4.1" Sparkling Cobaltoan Dolomite Crystal Cluster - Kakanda, Congo

This is a cluster of vibrant pink, sparkling cobaltoan dolomite crystals from the Kakanda deposit of the Democratic Republic of the Congo. Similar to cobaltoan calcite, cobaltoan dolomite gains its pink coloration from cobalt ions replacing magnesium and/or calcium within the crystal lattice.

Dolomite is an anhydrous carbonate mineral composed of calcium magnesium carbonate (CaMg(CO3)2).

The mineral dolomite crystallizes in the trigonal-rhombohedral system. It forms white, tan, gray, or pink crystals. Dolomite is a double carbonate, having an alternating structural arrangement of calcium and magnesium ions. It does not rapidly dissolve in dilute hydrochloric acid as calcite does. Crystal twinning is common.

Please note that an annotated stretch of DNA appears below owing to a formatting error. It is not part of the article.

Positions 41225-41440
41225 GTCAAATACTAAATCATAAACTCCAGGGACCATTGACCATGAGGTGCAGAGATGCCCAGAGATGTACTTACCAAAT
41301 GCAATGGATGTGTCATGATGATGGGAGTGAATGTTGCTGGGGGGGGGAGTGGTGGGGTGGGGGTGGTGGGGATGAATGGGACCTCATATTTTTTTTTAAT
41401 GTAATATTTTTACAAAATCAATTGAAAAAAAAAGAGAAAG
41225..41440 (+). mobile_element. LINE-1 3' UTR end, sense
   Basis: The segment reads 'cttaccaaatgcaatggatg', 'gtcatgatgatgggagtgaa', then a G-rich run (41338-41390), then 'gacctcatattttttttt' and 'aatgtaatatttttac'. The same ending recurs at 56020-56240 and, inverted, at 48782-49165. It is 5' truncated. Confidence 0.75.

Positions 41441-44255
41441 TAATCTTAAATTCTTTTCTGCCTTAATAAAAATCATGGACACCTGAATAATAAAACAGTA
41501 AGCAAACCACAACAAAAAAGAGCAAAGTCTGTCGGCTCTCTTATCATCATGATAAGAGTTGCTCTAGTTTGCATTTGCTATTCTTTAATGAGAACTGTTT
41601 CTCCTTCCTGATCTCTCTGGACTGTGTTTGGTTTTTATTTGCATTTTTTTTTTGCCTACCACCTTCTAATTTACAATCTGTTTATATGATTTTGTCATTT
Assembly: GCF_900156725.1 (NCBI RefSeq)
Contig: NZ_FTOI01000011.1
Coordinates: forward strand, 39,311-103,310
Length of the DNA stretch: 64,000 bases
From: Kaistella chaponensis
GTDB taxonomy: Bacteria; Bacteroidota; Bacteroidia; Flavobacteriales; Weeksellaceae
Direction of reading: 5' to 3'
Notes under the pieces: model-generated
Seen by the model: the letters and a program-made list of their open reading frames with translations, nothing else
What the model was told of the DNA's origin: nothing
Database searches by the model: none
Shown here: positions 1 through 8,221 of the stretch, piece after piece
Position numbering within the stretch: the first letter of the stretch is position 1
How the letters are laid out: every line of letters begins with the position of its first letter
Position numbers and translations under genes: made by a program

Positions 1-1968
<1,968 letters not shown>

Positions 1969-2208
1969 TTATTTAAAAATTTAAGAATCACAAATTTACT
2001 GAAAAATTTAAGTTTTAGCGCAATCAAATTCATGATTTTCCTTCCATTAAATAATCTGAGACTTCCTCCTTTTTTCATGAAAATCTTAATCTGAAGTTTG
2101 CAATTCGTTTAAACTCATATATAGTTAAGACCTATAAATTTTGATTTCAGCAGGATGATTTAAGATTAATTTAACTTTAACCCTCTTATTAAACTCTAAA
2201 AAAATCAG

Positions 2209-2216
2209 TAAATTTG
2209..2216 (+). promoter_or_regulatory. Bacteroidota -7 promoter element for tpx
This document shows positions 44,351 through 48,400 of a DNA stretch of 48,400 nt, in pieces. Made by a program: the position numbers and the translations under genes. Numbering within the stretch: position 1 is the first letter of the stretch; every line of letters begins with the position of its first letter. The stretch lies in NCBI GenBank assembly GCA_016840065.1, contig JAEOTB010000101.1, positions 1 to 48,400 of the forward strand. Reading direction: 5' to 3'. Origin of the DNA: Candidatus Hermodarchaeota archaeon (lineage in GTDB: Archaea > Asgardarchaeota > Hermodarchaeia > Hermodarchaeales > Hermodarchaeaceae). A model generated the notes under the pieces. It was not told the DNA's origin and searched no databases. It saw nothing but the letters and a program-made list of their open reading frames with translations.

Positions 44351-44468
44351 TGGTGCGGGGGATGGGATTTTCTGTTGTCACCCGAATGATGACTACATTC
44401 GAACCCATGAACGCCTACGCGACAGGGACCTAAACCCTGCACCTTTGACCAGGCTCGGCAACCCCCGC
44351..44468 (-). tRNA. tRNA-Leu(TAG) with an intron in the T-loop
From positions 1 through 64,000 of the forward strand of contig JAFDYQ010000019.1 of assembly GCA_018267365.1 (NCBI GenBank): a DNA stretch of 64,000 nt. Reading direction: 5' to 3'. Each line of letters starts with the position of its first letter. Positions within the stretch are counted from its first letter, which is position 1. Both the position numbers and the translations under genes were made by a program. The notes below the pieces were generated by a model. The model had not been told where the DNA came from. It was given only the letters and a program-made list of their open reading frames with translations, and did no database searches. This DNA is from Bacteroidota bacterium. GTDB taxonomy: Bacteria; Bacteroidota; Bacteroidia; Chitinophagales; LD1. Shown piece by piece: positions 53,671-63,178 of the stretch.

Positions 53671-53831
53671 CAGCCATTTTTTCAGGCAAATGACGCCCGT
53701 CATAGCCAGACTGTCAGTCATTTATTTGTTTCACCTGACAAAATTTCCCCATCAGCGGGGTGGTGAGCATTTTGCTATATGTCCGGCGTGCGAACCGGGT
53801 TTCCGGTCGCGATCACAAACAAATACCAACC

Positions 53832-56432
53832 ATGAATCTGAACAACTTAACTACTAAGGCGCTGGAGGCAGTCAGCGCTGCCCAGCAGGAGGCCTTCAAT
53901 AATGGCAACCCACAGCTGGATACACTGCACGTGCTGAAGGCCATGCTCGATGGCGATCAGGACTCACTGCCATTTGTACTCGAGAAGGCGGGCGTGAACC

Dolomite was first described by Carl Linnaeus in 1768, and in 1791 it was described as a rock by the French naturalist and geologist Déodat Gratet de Dolomieu. He first recognized the material in buildings of the old city of Rome, and later as samples collected in the mountains known as the Dolomite Alps of northern Italy.

Dolomite var. Cobaltoan Dolomite
Kakanda deposit, Kambove District, Lualaba, Democratic Republic of the Congo
4.1 x 2.8"